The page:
(Without hiring a photographer)
Good product photography can be the difference between indifferent and engaged customers; between being ignored on the Internet, and becoming the centre of attention of the blogosphere.
In this short article, you'll find some general tips to improve the quality of your photos and correct some common mistakes that you may not be aware of.
1. Prepare your shooting setup
The camera isn't so important when you have set the right atmosphere to make your products pop. There are two simple elements to keep in mind: background and light source.
Your background can be as simple and inexpensive as a white wall. But adding some colour or texture is always a good idea.
Although white backgrounds work fine for most products and they are the safest option, they can be a bit dull. They will likely give your photo the appearance of a standard and creative-less stock picture.
An easy and elegant way to solve this problem is to use wooden boards, tea towels, or backgrounds with a little of texture on them. You can buy them at photography stores or make your own.
Natural light and a reflector is the easiest setup, and possibly all you will need for many products. There are some everyday objects that you can use to reflect the light, in case you don't have a proper reflector. Tin foil, your car's sun reflector, foam core, or just white paper, if placed close enough to the object.
Similarly, something black near the object will absorb unwanted light and make reflections more subtle.
2. Use a tripod
A tripod will help you get sharper and more detailed images than you would get if you rely just on your steady hands. This becomes even more evident when you need to take a closeup picture of a detail, or when you don't have a lot of light.
3. Shoot in RAW format
This is not a must, but I would highly recommend it. RAW files will allow you to edit and make adjustments in ways which are impossible in JPEG format (just look at those dreadful pixels in the edited JPEG above).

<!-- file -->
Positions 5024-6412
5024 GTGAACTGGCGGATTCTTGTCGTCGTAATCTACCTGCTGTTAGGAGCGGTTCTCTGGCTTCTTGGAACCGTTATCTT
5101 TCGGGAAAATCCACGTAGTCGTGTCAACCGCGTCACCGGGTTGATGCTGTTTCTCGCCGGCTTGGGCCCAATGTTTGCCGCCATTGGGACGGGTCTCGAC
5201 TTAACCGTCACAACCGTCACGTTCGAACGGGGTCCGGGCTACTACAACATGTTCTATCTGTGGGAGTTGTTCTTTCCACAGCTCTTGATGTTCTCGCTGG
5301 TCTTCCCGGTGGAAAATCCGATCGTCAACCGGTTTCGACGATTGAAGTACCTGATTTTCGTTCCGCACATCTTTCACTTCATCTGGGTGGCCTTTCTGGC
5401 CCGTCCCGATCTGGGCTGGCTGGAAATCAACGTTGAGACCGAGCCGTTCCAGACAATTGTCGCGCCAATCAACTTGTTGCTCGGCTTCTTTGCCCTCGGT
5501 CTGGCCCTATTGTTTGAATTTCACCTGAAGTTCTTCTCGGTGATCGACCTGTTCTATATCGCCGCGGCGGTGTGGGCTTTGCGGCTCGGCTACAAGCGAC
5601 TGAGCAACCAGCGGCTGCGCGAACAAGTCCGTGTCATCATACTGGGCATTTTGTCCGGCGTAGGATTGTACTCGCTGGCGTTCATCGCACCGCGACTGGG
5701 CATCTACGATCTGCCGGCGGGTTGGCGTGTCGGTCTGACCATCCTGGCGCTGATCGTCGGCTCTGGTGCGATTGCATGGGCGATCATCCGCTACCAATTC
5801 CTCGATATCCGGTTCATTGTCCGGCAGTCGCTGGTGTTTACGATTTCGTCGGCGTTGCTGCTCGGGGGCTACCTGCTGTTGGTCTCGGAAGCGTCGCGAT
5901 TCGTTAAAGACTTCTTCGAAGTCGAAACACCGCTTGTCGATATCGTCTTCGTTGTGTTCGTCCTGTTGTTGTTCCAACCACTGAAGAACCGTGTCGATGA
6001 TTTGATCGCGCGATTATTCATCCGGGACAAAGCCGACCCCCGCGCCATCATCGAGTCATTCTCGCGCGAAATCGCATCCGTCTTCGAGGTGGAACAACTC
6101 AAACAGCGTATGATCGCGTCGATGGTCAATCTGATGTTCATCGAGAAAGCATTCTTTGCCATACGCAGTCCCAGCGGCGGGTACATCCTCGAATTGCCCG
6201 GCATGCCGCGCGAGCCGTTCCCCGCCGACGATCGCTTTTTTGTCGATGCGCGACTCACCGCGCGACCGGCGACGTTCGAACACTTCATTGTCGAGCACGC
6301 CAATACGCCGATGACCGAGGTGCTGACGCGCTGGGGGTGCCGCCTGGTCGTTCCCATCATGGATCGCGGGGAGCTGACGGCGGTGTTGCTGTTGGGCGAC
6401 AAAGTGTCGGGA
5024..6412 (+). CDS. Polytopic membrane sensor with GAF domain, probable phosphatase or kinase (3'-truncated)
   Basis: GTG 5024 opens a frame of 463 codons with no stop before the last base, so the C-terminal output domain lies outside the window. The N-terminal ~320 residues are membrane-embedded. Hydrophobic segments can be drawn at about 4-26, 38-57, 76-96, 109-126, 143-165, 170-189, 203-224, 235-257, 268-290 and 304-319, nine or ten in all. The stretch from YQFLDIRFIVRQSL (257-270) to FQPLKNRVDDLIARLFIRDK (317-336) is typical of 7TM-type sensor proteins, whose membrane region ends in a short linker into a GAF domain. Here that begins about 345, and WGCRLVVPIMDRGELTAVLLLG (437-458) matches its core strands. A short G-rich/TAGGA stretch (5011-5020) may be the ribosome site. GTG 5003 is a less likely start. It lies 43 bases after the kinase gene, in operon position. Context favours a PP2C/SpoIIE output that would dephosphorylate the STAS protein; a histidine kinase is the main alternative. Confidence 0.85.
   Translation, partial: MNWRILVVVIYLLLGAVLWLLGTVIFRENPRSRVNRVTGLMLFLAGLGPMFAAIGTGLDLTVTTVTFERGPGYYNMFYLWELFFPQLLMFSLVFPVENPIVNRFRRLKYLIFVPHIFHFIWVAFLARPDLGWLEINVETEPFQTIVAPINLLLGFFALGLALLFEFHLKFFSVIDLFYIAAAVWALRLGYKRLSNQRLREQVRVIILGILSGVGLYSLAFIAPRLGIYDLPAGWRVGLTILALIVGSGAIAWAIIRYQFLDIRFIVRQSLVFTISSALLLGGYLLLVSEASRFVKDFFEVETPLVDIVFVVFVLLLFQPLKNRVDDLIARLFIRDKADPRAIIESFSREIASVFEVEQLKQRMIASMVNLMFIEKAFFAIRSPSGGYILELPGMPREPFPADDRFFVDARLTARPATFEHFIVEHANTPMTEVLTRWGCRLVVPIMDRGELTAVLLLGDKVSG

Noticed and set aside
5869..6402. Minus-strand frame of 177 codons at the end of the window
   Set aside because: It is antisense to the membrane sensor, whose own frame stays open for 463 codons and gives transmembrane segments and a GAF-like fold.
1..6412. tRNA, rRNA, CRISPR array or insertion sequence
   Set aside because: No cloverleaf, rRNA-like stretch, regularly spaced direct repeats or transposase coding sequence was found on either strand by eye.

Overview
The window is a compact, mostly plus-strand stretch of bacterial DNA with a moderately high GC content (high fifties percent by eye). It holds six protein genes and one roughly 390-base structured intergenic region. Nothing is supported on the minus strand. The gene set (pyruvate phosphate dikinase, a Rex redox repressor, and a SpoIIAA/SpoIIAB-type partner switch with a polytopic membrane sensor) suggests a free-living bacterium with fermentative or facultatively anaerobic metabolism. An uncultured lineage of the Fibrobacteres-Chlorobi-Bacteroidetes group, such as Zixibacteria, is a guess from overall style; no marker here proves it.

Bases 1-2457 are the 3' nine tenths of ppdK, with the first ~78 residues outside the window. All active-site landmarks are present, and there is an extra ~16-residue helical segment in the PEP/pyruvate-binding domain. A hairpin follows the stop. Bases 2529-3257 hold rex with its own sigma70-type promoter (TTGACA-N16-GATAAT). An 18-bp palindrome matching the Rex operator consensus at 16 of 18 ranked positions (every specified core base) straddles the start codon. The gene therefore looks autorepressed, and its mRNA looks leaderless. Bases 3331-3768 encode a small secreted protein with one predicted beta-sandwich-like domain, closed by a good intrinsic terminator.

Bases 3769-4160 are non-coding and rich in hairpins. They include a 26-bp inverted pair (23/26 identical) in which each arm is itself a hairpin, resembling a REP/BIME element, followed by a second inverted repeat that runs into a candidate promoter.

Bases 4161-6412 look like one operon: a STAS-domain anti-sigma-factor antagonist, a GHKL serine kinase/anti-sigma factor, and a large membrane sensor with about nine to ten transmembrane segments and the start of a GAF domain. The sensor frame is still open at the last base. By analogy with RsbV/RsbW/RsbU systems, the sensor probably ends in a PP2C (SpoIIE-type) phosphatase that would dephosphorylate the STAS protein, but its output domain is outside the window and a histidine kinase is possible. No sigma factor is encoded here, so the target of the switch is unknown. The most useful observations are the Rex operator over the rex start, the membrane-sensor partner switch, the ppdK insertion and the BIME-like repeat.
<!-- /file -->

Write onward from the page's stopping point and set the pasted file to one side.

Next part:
Once you start shooting in RAW, you wonder why you didn't start doing it before. It saves a lot of time and tears.
4. Give your buyers context
What's the size of this object? How does it work? When would you normally use it?
Stock pictures usually miss this point. Even if you add the specific measurements in the description, remember to include a picture of the item next to a person (or anything with a standard size).
Another setup-related tip: The rest of the items in the picture shouldn't be too distracting. Buyers should be able to look at the photo and have no doubt over what's the product being sold in it.
5. When shooting fashion, hire a model
This is related to the previous point. It's the best way to show these products in context, and even suggest your buyer how a specific garment can be combined with others.
Although the no-distraction rule still applies. If you are selling a skirt, the model probably shouldn't be wearing so many accessories or such a nice top that you can't focus on the skirt.